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better-sqlite3-helper v2.1.1

A wrapper library that eases the work with better-sqlite3 with some new functions and a migration-system

better-sqlite3-helper

A nodejs wrapper library for the work with better-sqlite3 ("The fastest and simplest library for SQLite3 in Node.js"). It's intended for simple server-apps for nodejs and offer some new functions and a migration-system.

New in Version 2.0

All commands of better-sqlite3 Version 5 (like function and backup) can now be used too. Commands for Version 4 are removed. In addition there is now a TypeScript Declaration File for this library.

How to install

Install it for example with

npm i better-sqlite3-helper

How to use

In every file you want access to a sqlite3 database simply require the library and use it right away.

anyServerFile.js
const DB = require('better-sqlite3-helper');

let row = DB().queryFirstRow('SELECT * FROM users WHERE id=?', userId);
console.log(row.firstName, row.lastName, row.email);

To setup your database, create a sql-file named 001-init.sql in a migrations-directory in the root-directory of your program.

~/migrations/001-init.sql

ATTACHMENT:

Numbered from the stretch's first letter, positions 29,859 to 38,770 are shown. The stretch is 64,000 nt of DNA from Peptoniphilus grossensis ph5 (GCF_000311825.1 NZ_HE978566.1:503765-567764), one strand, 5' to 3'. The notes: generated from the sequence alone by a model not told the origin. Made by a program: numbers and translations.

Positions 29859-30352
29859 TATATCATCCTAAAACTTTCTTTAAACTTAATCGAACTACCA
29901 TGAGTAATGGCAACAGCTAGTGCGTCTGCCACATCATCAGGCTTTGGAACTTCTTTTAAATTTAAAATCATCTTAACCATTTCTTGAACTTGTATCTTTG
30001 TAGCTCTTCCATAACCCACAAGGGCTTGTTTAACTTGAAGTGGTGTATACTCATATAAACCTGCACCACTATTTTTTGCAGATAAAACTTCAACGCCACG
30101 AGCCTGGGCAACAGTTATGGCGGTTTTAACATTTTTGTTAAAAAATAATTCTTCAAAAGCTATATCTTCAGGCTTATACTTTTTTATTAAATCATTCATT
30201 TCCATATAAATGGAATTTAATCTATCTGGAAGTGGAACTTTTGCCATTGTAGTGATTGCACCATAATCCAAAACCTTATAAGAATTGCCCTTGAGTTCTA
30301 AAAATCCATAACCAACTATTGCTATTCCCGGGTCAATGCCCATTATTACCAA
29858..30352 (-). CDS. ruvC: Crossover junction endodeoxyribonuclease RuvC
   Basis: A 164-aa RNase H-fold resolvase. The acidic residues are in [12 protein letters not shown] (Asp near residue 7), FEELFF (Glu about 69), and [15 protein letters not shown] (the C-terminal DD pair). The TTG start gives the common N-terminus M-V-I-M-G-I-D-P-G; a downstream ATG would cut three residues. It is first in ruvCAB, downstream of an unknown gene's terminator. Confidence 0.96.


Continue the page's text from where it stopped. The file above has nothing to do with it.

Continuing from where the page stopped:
-- Up
CREATE TABLE `users` (
  id INTEGER PRIMARY KEY, 
  firstName TEXT NOT NULL, 
  lastName TEXT NOT NULL, 
  email TEXT NOT NULL
);

-- Down
DROP TABLE IF EXISTS `users`;

And that's it!

One global instance

A normal, simple application is mostly working with only one database. To make the class management more easy, this library does the access-control for you - mainly as a singleton. (But you can create a new instance to access other databases.)

The database loads lazy. Only when it's used for the first time, the database is read from the file, the migration is started and the journal-mode WAL is set. The default directory of the database is './data/sqlite3.db'.

If you want to change the default-values, you can do this by calling the library once in the beginning of your server-code and thus setting it up:

index.js
const DB = require('better-sqlite3-helper');

// The first call creates the global instance with your settings